With the BlacX Urban, the dock doesn’t just get an aesthetic makeover (which looks quite sharp, I must admit), it allows you to access the docked storage from anywhere in the house via wireless. Admittedly, an alternative would be to create a share for the drive on the PC it’s connected to, but with built-in Wi-Fi, you’d be able to access the storage even if that particular PC is shut off.
It’s a little ironic, but one of the most-anticipated press events at CES was held by a company that, to my knowledge, has never presented there. I’m of course talking about Valve, and with its forthcoming Steam Machines, which is no doubt its biggest venture to date, it wanted to make as big a splash as possible. With the help of 12 different vendors, I think that’s been accomplished.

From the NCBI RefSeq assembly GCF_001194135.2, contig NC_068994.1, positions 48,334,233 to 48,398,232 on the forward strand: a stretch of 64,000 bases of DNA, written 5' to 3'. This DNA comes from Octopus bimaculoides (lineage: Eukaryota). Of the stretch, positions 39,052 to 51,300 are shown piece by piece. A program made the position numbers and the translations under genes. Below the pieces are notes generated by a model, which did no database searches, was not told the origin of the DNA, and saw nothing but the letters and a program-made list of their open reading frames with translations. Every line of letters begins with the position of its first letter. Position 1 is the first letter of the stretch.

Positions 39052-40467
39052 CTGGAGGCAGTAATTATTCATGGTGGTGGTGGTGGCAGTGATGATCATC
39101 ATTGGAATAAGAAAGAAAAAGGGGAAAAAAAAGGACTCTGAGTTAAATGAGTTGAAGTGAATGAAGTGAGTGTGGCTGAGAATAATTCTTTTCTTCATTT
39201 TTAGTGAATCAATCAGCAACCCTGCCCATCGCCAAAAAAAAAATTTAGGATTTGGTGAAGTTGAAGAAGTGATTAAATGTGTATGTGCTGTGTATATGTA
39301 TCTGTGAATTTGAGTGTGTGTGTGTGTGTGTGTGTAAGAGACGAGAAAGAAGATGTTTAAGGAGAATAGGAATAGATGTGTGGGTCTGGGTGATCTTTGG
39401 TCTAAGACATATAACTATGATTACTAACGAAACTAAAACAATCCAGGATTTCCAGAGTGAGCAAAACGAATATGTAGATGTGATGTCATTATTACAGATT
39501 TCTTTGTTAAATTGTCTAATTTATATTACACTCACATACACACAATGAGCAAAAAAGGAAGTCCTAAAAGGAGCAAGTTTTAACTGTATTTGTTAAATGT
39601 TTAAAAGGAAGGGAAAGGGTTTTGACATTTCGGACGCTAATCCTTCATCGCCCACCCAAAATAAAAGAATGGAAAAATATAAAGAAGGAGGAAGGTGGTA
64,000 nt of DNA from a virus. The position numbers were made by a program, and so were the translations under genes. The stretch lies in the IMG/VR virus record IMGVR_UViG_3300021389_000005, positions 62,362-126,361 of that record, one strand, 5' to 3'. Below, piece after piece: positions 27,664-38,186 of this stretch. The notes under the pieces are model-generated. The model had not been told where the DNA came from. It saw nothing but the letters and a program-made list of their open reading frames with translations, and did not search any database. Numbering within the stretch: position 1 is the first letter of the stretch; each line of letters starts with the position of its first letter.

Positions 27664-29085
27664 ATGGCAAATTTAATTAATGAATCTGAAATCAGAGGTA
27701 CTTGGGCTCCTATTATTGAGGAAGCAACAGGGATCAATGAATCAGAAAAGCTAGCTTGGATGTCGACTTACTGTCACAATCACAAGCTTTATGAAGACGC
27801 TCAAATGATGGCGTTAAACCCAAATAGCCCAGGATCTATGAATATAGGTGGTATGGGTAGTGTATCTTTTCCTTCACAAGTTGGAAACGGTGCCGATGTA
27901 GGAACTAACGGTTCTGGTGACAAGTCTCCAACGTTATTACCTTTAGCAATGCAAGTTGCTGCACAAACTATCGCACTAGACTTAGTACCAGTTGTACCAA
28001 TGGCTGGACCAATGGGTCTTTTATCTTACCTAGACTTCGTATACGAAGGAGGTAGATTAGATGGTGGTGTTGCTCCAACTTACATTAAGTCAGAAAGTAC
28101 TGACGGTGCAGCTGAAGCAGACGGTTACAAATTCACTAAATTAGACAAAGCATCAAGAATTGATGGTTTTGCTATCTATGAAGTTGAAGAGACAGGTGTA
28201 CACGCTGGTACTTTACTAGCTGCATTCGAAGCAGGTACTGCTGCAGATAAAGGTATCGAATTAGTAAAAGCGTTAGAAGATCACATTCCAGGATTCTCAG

Corsair’s announcement last month didn’t highlight the fact that each key could be colored independent of the rest, but that’s just the case. If you wanted, every key on the board could be colored differently – or, if you want, you can make a cool rainbow pattern (as seen below). Corsair boasts support for 16.8 million colors, but if that’s to be accurate, these LEDs would have to be a league above the standard LEDs that we see on other gaming keyboards.
We’ve seen a good number of companies over the years decide to try their hand at the peripheral market, and now, it’s EVGA’s turn. As with any company looking to break into a new market, EVGA knew that it couldn’t release some standard fare offering; thus, the TORQ X10 gaming mouse brings a couple of unique things to the table.